Graphic medicine and health professional education: An internship comic book case study


  • Aaron Humphrey University of Adelaide



professional identity formation, internship, medical education, graphic medicine


Introduction: This study aimed to determine whether comics in medical education (“graphic medicine”) can enhance professional identity formation (PIF) of junior doctors. This was accomplished through a multi-year trial of an internship comic book handbook that was specially designed to be used as part of an internship orientation program at Mackay Base Hospital.

Methods: A 24-page comic was distributed during the hospital’s intern orientation in 2014–2017. Surveys were conducted with 2014–2017 interns (n = 54) to assess how prepared they felt to meet the challenges of internship and how helpful they had found several orientation publications, with surveys of the 2013 interns providing control data (n = 13). Qualitative interviews from the 2014 cohort (n = 9) were analysed thematically and matched to groups of thematically similar survey responses.

Results: Interns reported feeling more prepared to face the challenges of internship following the introduction of the comic in 2014, compared to the 2013 control group, and this remained generally consistent throughout 2015, 2016 and 2017. At the end of internship, 92% of interns recalled the comic (n = 47) and 89% rated it as at least somewhat helpful (n = 42). The interviews and surveys were thematically grouped by the interns’ responses to the comic: resistant (n = 8), ambivalent (n = 9), ecumenical (n = 23) and enthusiastic (n = 7). A single variable linear regression analysis showed a statistically significant (p = 0.04) and mildly positive (r = 0.29) correlation between how helpful the interns found the comic and how well they felt they had been prepared for the challenges of internship. The comic was the only publication significantly correlated with preparedness (p < 0.05).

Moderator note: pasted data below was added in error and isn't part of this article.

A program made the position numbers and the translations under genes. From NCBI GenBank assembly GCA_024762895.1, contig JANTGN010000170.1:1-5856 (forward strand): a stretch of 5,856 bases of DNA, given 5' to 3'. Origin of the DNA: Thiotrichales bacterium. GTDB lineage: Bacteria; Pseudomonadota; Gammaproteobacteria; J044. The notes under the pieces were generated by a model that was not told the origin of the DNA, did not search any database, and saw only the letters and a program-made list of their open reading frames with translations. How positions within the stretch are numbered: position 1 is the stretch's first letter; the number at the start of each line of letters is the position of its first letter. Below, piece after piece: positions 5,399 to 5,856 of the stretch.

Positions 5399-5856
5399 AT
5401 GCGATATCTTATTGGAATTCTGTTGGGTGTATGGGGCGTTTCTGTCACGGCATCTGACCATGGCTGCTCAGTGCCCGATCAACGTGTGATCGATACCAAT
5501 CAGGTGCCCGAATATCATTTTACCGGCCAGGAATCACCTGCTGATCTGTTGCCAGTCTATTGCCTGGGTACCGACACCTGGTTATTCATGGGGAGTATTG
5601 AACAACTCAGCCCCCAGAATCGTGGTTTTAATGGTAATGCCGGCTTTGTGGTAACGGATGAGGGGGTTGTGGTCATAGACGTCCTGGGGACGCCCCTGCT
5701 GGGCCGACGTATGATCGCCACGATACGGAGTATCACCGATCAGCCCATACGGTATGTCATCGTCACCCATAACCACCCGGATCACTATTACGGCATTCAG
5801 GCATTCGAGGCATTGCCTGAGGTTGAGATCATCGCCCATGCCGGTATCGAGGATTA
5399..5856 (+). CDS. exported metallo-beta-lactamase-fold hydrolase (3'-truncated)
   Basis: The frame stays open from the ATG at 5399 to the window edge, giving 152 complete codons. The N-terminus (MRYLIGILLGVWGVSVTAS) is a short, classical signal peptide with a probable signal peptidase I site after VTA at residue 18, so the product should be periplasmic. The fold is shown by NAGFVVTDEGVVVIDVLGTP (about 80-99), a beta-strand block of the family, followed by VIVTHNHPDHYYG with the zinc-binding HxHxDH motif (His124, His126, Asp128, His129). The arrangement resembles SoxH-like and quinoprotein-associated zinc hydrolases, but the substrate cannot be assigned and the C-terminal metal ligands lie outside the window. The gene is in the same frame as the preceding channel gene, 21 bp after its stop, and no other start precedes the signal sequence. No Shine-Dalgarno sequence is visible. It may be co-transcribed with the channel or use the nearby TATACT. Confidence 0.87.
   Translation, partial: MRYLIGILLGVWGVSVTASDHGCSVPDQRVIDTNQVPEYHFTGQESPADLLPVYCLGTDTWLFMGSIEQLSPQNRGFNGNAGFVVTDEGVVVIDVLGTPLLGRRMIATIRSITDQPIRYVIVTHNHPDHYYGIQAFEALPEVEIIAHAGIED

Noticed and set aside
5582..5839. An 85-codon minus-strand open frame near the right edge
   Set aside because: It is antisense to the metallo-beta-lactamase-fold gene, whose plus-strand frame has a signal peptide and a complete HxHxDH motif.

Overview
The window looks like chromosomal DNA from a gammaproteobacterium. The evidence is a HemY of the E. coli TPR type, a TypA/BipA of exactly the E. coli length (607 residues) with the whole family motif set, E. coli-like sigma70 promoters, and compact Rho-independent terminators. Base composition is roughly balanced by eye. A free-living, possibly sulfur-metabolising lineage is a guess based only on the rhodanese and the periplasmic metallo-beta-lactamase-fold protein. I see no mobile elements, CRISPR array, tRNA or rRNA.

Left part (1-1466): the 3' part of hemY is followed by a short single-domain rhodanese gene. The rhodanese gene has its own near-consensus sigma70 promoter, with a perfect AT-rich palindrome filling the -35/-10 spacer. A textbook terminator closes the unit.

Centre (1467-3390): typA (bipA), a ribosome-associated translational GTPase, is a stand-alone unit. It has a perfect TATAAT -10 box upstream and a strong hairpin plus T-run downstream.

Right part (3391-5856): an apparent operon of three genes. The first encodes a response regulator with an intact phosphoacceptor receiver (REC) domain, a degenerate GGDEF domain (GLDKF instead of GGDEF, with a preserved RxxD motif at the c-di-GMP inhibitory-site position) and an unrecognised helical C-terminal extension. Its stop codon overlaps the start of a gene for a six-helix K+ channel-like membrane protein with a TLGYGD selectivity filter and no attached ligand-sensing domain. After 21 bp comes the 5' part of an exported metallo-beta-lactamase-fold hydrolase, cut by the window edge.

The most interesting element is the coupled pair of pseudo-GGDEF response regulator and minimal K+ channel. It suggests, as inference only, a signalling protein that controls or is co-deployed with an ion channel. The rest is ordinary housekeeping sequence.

Conclusions: Comics can be a useful tool for medical education. Further use of comics in internship programs could improve how prepared interns are for the challenges of internship and, therefore, enhance their PIF.

Author Biography

Aaron Humphrey, University of Adelaide

Dr Aaron Humphrey is a lecturer at the University of Adelaide in the Department of Media.


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How to Cite

Humphrey, A. (2022). Graphic medicine and health professional education: An internship comic book case study. Focus on Health Professional Education: A Multi-Professional Journal, 23(2), 1–20.